Green bonds

Bonds where the proceeds are exclusively used to finance / re-finance green projects, as defined by the Green Bond Principles (GBP). Green bonds may be standard "use of proceeds" in nature, which gives bondholders recourse to the issuer's business and cashflows, or revenue / project bonds, which provide bondholders with recourse only to specific cash flows.

Green finance

Any financial instrument or investment - including equity, debt or derivatives - used to finance projects and activities that deliver environmental benefits.

Greenhouse gases (GHG)

Gases including carbon dioxide, water and methane that trap some of the heat the earth radiates back out into space, leading to the earth being warmer than it otherwise would be - hence the term the "greenhouse effect."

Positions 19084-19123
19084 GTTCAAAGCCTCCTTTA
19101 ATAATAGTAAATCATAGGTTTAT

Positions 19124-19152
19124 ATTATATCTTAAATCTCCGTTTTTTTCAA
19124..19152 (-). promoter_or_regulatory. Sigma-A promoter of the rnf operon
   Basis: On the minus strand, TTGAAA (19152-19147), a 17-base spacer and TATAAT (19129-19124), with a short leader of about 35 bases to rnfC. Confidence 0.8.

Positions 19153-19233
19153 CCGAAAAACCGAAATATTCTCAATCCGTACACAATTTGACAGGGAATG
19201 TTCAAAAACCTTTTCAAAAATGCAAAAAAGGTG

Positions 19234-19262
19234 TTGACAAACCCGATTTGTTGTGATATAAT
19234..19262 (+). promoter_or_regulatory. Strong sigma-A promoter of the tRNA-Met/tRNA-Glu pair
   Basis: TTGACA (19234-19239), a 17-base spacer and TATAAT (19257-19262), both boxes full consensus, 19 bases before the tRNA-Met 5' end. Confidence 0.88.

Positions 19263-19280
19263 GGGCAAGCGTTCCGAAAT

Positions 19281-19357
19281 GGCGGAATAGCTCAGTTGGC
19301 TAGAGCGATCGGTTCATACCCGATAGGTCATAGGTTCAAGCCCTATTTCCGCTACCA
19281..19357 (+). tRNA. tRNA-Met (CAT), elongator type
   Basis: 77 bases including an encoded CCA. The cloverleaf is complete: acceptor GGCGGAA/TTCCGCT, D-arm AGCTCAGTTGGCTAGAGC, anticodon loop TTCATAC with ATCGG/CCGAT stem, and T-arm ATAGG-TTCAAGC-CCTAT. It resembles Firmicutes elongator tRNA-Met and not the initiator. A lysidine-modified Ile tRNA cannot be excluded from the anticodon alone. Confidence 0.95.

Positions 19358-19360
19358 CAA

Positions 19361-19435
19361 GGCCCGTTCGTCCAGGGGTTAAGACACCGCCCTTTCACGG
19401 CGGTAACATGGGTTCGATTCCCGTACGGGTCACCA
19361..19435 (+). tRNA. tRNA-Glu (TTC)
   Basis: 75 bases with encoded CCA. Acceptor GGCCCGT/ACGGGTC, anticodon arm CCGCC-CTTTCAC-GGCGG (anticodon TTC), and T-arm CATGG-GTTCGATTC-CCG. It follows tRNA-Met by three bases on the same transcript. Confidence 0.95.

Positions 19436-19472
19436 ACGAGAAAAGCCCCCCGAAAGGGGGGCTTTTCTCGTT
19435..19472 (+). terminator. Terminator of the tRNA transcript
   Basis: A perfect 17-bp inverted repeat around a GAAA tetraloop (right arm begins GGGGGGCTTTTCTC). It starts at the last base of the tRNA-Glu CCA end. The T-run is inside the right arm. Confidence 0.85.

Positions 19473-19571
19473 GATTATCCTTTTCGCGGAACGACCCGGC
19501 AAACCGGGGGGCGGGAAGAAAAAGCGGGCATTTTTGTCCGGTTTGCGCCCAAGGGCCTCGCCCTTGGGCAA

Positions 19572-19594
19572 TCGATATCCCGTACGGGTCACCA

Falsely claiming or exaggerating sustainable characteristics or environmental benefits provided by a fund, business practice or company. Regulation such as SFDR in Europe aims, in part, to combat greenwashing by promoting greater standardisation within ESG investing. "Rainbowwashing" is the same idea, with regards to use of the Sustainable Development Goals.


Human rights

Human rights are a way to frame people-related issues, as defined by the UN global frameworks, starting with the Universal Declaration of Human Rights, adopted by the UN General Assembly in 1948. This is split into two international covenants: one on civil and political rights, ratified by 172 countries, and the other on economic, social, and cultural rights, ratified by 160 countries.

Human rights due diligence